Widowmaker brought herself in from the cold, one day, exchanging a list of Talon agents for sanctuary, and at first couldn't or wouldn't say why. Her first breakthrough in explaining herself came in a talk with Lena Oxton, who then helped her break through Angela Ziegler's insistence that Widowmaker was not really a person, and that Amélie Lacroix could yet be recovered. But despite that truth, sometimes, some of Amélie's last memories - mostly but not always tightly compartmentalised away - trouble the spider, and this is one of those times.
This is the sixth in a series of stories set in the It is Not Easy to Explain, She Said continuity, a timeline largely compliant with known canon as of July 2017 (pre-Doomfist/Masquerade), which is when I wrote and posted the first story. It is not part of the on overcoming the fear of spiders AU.
"Do you remember what it was like?"
Lena held Widowmaker's hand, gently, as they sat together, otherwise alone, mid-afternoon, in the smaller canteen at Gibraltar. She drank tea, cream, two sugars. Her counterpart drank obscenely hot coffee, unsweetened, strong, and dark.
For the most part, Amélie's memories stayed safely in their place, out of Widowmaker's way, but there were a few, occasionally, at the border between her birth and the previous woman's death, that picked at her, at times. Dr. Ziegler suggested that was because of the emotions around them - emotions could, perhaps, last long enough, even if the thoughts themselves didn't, to become Widowmaker's emotions as well.
"A little," said the former Talon assassin, after some delay. "Not very much, thankfully. I do not think she was making new memories very well, by then. But there are some."
Lena shuddered a little. "I can't even imagine it."
Widowmaker shook her head. "For her, it was not even the fear of it happening. It was..." She pondered a moment. "It is not easy to explain."
"I can't imagine it would be."
"She would feel, and think, one way, one thing, and then, she would find herself thinking another way, a different thing, a thing like I would think, sometimes, but she would be thinking it, and not me. And sometimes it would be something neither of us would think, but something they very much wanted her to think. And she would believe what she thought, and what she felt, but she would know, she would remember, moments before, thinking very differently about the same thing."
"And she'd fight it," assumed Tracer, "and that would hurt."
"No - but yes? Both would feel like it was her. There was nothing for her to fight. But the difference in the two... that, she found horrifying."
Lena let out a long breathy hoo sound, and took another sip of her tea, before continuing. "So they were making her think... their thoughts, then."
"My thoughts, at least, at times." She leaned her elbows against the table. "Or, to be more correct, the kind of thoughts they wanted me to think. About... how lovely, how beautiful, how perfect it would be when they put her back, and she killed Gérard. And she would believe it, because she could already feel it." The assassin smiled. "As I do, when I kill."
Tracer shuddered. She knew, she knew that the assassin enjoyed her kills - that for a long time, it had been all she lived for. But making Amélie feel that, and Amélie knowing they made her feel that... "Was it you, then? When they did it?" she asked, hoping for an unlikely yes.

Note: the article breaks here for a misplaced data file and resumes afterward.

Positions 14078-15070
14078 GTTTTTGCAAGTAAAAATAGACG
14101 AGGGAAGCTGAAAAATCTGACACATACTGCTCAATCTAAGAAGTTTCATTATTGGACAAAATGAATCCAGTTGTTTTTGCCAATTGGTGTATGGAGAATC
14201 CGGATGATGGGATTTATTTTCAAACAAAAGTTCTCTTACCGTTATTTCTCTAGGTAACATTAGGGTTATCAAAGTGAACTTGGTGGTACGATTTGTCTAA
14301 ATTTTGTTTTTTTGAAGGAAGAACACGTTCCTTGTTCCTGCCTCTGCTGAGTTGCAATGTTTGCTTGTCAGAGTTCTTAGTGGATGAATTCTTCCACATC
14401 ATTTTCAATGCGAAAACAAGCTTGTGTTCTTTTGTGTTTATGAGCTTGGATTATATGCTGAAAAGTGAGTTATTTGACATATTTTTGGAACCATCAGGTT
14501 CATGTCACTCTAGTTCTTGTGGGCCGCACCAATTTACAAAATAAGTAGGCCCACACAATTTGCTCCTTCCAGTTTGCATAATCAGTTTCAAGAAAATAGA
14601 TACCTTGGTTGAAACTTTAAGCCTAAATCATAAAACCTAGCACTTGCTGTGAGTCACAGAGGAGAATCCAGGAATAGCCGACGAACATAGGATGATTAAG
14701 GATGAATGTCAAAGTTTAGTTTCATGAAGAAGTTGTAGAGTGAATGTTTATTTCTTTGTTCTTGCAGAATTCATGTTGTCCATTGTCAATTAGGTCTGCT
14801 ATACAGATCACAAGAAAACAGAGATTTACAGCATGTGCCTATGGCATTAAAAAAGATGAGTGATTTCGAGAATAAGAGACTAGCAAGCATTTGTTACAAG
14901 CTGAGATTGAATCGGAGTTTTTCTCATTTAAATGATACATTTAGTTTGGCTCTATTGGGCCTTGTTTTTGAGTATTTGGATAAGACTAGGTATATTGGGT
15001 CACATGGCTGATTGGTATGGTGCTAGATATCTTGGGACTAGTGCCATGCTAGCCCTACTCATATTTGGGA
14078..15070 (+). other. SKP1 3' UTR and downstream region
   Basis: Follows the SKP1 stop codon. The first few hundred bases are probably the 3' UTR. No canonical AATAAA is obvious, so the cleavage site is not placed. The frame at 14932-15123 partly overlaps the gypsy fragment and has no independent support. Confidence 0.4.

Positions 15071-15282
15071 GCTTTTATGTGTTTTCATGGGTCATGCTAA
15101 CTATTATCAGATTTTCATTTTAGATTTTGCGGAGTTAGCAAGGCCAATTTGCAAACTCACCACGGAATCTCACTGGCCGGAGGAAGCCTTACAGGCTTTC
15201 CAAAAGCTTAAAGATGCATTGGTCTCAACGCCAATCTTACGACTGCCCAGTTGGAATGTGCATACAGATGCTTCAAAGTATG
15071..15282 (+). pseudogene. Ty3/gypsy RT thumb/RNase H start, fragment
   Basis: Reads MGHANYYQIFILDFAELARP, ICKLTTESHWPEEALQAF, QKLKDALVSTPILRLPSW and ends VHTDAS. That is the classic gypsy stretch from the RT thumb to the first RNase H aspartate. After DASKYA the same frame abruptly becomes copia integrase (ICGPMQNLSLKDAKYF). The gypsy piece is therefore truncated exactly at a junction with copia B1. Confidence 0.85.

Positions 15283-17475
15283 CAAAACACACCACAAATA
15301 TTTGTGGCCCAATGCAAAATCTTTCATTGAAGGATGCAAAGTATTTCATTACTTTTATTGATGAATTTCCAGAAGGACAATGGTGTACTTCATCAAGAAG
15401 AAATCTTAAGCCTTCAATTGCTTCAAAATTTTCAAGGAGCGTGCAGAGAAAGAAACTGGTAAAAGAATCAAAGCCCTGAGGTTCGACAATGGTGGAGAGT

The blue assassin laughed, a sound that still made Lena's heart ring every time it happened, no matter the context. "No. I could hardly have imitated Amélie so well for so long. I'd've been discovered, almost immediately. No - it was still her." She took a sip of her coffee. It had cooled a bit, but remained hot enough for her tastes. "That's why it took her two weeks to strike."
"So in the end..." the teleporter said, voice distant in her own ears, "Amélie killed Gérard. And enjoyed it."
Widowmaker nodded. "In a way. They were never above to achieve everything they wanted with her, but they were able to recondition her enough to kill - at least, for a time. And so, she assassinated Gérard, but being torn between the grief and the guilt and the ecstasy..." She shook her head. "That all but shattered her. When she returned, as programmed, they took her apart completely. And built me."
"But you feel some of her... emotions, from then? Her conflict?"
"I do," she said, a tinge of sadness in her voice. She put down her cup. "It was the only death about which I felt conflicted, until Mondatta, and the fight with you."
Lena put a third sugar in her tea. She needed something sweet right then. "D'ya ever wonder," she said, as she refilled her cup from the teapot, "if they'd done a better job sealing her off, if you might not've started to, y'know, think on your own?"
"Internal conflict as the source of self-awareness? Dr. Ziegler has suggested that idea as well." She shrugged. "I do not know. But let's say it's true - in which case, Talon did me yet another favour. They..." she picked her cup back up, sipped at the coffee, and put it back down, "left me open, on accident, to you." And she smiled again, just a little, at the side of her mouth.
The Overwatch teleporter let out her breath, and her eyes softened just a bit, as she looked into those metallic eyes. "Aw, luv. That's..."
"May I kiss you?"
Lena blinked, putting down her tea. "...you... care about..." She shook her head, just a little. "...things like that?"
"I don't know." The spider shrugged again, this time with something artificial in the nonchalance. "But I am finding I... may. At least, with you. Shall we find out?"
Lena wasn't sure what she expected. Would she be cold? Would she feel wrong, would she feel like some dead - and then no, she did not, she was not, she was none of those things, she was cool, yes, but not cold, cool like the first breezes of autumn, like the first hints of snow off the mountains, not chilling, but invigorating, and Lena returned the kiss, almost involuntarily, herself warm, no, hot, like summer sun, like the last day at a Spanish beach before the turning of the weather, and Widowmaker was just as surprised, finding herself melting just a little bit more, and she gasped, pulling away, panting, looking down at her coffee, thinking, How can she be so warm?, before looking back up at the one who had reached past her eyes of molten gold, and finding she had no words then at all.